Latin Language

by Janice
(Brooklyn, NY)

Dear Latin Teacher,

An Italian ancestor of mine with the first name "Donato" called himself "Donatus." Do you have any idea why? Does "Donatus" translate as anything? This was in the 1890s and he was an artist (oil painter), if those are clues.

Thanks for your help, Janice

Dear Janice,

Italian names ending in -o often have a Latin origin ending in -us. If fact, this is true of many common nouns in Italian, too, not just names.

My own mother's maiden name is Dardano, and Dardanus is found in Vergil's Aeneid.

So your Italian ancestor was Latinizing his name.


Donatus literally means given or having been given, but really it is just a name. Some sources I found claimed that the name means 'born from God', as in Deo natus.

One famous Donatus was the Bishop of Carthage in the fourth century AD. Another was a grammarian and the tutor of St. Jerome. Several others became Saints.

So, the question for you is, was your Italian ancestor a lover of Latin grammar or of the history of the Catholic Church? Or both?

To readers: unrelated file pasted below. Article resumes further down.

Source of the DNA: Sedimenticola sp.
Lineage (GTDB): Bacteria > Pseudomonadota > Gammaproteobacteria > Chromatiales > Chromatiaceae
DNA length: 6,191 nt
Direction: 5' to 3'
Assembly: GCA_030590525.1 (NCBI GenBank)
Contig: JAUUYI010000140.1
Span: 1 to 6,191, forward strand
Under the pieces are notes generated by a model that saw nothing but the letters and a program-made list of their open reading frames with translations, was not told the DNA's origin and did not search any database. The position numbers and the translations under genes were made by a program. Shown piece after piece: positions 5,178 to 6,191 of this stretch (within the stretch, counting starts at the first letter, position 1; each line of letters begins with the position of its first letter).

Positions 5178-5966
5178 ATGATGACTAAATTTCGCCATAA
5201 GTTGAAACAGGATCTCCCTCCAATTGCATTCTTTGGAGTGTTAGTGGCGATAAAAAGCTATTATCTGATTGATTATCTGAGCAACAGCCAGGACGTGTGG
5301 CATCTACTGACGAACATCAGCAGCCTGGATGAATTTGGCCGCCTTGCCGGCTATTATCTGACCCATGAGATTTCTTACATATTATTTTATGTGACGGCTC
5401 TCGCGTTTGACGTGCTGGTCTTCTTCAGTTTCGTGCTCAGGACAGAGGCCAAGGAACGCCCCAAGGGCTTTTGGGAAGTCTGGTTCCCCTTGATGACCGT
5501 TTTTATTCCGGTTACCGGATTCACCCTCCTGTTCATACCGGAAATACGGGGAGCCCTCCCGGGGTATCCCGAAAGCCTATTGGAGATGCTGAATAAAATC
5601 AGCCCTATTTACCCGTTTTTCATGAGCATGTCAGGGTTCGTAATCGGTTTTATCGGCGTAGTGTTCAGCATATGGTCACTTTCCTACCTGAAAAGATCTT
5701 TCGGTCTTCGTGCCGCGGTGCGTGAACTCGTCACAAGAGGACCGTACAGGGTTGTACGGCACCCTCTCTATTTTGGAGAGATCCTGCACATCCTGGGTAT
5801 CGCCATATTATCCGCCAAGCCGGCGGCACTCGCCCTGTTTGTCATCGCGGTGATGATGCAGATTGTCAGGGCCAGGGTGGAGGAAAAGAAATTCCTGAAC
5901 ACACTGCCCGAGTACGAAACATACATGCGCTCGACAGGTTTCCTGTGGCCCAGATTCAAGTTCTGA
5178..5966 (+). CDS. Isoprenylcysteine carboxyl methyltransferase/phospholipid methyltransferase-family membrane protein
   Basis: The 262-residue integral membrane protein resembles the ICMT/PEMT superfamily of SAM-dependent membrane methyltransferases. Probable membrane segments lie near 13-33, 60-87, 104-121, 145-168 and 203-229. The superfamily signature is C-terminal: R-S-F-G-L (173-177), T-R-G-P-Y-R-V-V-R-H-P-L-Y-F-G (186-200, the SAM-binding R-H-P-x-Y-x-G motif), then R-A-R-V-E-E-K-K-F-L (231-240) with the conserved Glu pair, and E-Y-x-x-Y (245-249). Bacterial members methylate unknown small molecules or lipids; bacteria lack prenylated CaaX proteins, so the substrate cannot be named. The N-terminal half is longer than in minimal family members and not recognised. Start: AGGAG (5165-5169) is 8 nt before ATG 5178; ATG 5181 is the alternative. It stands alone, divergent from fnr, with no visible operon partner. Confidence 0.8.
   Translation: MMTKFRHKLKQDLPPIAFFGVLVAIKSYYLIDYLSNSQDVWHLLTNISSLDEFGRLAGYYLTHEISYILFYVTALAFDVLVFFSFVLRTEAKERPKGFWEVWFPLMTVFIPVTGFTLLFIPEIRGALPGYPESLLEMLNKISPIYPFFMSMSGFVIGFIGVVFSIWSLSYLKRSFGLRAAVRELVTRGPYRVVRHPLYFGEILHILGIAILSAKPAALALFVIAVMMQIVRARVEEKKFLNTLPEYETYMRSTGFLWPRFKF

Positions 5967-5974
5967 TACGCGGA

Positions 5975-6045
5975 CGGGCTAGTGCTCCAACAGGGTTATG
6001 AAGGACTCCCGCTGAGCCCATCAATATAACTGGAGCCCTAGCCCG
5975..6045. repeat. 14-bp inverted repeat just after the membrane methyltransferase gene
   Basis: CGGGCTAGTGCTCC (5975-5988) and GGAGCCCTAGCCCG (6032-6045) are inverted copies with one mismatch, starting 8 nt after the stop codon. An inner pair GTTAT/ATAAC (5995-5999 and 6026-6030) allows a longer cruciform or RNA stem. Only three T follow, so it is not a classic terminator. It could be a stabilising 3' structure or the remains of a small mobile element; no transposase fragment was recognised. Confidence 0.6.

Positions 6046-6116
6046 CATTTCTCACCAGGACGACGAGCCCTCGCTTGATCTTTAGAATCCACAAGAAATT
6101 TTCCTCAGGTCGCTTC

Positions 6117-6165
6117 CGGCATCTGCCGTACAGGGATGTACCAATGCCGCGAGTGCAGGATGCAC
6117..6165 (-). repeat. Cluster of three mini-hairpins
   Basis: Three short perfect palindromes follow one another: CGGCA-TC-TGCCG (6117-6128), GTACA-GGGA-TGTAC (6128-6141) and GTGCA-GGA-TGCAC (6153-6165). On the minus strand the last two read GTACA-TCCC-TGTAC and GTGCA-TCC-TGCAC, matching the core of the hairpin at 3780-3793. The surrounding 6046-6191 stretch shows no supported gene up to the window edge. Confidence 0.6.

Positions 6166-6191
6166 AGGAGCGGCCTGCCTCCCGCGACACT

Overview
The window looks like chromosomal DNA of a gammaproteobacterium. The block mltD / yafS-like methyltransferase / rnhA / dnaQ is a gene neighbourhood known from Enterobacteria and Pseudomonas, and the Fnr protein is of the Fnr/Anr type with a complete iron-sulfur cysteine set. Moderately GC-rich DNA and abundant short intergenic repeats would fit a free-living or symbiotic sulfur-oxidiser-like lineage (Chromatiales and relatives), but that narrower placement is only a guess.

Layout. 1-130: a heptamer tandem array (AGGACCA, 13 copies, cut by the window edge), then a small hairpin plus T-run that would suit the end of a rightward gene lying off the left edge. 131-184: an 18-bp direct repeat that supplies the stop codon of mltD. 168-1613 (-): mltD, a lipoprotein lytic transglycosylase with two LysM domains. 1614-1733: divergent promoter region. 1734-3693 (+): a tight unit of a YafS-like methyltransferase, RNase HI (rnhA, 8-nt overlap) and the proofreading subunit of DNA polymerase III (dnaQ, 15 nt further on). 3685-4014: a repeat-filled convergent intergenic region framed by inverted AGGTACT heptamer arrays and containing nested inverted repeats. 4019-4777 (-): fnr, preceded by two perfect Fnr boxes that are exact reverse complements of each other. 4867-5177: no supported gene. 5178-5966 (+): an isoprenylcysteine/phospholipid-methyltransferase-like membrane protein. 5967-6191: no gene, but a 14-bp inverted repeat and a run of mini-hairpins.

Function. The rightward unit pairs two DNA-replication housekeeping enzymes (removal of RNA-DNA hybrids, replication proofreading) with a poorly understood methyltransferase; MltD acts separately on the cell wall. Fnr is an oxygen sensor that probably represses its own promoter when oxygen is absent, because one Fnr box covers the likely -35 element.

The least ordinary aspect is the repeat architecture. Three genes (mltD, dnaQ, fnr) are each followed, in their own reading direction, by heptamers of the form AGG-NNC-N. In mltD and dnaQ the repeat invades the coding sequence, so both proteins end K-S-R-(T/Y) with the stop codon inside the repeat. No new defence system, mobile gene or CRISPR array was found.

Along the way, there have been artists and composers also of that name.

Any comment from me would be pure conjecture. But with more research, I hope you will be able to interpret his choice of Latinizing his name.

Hope this helps, and thanks for asking a Latin teacher.



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He painted in Roman Catholic churches!
by: Janice C

Dear John: Thanks for the response. There are possibilities in all the connections you suggest. My ancestor painted religious murals in Italian Catholic immigrant churches in New York and Boston in the early 1900s, having emigrated to the U.S. in 1892. Maybe he changed his name to appeal to the parish priests who would have hired him for the commissions. Thanks, Janice

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